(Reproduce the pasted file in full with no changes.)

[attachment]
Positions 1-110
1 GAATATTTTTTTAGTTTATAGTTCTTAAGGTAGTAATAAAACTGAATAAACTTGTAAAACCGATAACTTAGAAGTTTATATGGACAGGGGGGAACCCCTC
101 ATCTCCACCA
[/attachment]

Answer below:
Positions 1-110
1 GAATATTTTTTTAGTTTATAGTTCTTAAGGTAGTAATAAAACTGAATAAACTTGTAAAACCGATAACTTAGAAGTTTATATGGACAGGGGGGAACCCCTC
101 ATCTCCACCA